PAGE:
YEMEN: RESTORING LOCAL CAPABILITIES
THE UNITED NATIONS HAS DECLARED THE HIGHEST STATE OF EMERGENCY FOR YEMEN. LARGE PARTS OF THE COUNTRY’S INFRASTRUCTURE HAVE BEEN DESTROYED IN THE WAR, WHICH HAS BEEN GOING ON FOR YEARS. ALL FORMS OF PUBLIC SERVICES HAVE BEEN REDUCED TO A MINIMUM OR HAVE COLLAPSED ENTIRELY. IT IS BARELY POSSIBLE TO SUPPLY PEOPLE WITH WATER, FOOD AND ELECTRICITY ANY MORE. HOW CAN GIZ HELP IMPROVE THE LIVING CONDITIONS OF THE POPULATION?
Since 2017, on behalf of the German Federal Foreign Office, GIZ has been empowering municipalities in two governorates to plan and implement measures quickly so that they can respond to people’s needs and make tangible improvements to their lives. Local residents, including all parties to the conflict, help decide which project will take priority, whether the restoration of the drinking water supply and sanitation systems or the repair of roads, health centres or youth clubs.
The GIZ project cooperates closely with a sister scheme run by the Berghof Foundation. It identifies the local structures with which the small-scale measures can be implemented and reinforces the structures at the relevant political decision-making level.
‘ACHIEVING WHATEVER IS POSSIBLE ON THE GROUND’
Interview with Ahmed Saeed, Manager of the Support for the Stabilisation Process in Yemen Project, GIZ
Your German colleagues had to leave the country on account of the dangerous security situation. What effect does that have on implementing projects in Yemen?
AHMED SAEED The projects are now managed either by Yemeni staff or from Germany, and are implemented by local staff in close consultation with the commissioning parties. The main concern is to maintain the basic services provided by public institutions – such as water supply and education. We operate independently of government, in other words without a lead executing agency. Our focus is on local and regional administrative bodies and civil society organisations.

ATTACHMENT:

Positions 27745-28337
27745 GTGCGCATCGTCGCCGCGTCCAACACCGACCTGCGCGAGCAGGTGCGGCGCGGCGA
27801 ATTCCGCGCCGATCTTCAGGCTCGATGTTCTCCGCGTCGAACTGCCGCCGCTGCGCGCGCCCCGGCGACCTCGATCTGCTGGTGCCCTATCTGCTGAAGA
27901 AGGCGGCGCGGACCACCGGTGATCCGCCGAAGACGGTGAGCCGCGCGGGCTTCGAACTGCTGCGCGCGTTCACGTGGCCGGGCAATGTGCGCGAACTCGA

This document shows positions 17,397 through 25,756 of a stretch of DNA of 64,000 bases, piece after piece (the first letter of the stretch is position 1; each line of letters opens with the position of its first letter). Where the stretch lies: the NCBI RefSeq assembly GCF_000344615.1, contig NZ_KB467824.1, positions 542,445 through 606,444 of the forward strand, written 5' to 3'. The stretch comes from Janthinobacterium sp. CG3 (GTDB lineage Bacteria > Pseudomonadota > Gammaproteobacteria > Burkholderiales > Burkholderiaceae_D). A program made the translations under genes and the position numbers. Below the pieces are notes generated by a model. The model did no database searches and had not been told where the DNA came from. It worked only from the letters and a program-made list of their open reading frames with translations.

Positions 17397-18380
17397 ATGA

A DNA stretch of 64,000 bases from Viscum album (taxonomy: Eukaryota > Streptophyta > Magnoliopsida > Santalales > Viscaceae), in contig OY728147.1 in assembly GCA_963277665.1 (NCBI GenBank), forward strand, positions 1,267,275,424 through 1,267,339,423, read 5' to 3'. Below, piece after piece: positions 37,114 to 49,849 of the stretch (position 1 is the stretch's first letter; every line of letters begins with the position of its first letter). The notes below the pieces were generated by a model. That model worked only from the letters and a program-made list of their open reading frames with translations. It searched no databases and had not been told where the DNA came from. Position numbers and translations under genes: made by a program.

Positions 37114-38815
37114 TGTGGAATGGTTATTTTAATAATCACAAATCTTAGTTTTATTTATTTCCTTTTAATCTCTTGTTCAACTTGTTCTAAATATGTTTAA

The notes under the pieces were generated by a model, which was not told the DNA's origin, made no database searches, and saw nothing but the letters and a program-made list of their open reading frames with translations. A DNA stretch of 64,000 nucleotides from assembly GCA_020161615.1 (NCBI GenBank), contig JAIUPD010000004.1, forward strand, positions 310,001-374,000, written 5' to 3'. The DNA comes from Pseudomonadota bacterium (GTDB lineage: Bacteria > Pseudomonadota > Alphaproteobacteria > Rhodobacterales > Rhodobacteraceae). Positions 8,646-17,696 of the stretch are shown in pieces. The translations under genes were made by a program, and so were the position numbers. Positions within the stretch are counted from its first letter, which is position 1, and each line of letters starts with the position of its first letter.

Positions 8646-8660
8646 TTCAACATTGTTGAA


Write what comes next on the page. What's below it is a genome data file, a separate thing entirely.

What type of work do you do?
We work in small and agile project teams, some covering multiple issues, and increasingly coordinate our operations with other programmes and actors, especially in the humanitarian sphere. And our activities are conflict-sensitive. As I am there on the ground, I can realistically assess the situation and current developments. This enables us to respond quickly and to adapt to new situations flexibly and creatively.
Is it at all feasible to achieve a lasting impact in these circumstances?
It is a challenge, of course. In recent years, though, Germany has established a good reputation in Yemen as a fair, balanced player, even among the opposing warring parties. And although we know that for the time being, as GIZ, we can only make modest contributions to improving people’s living conditions, we do always try to achieve the most that we can possibly do on the ground.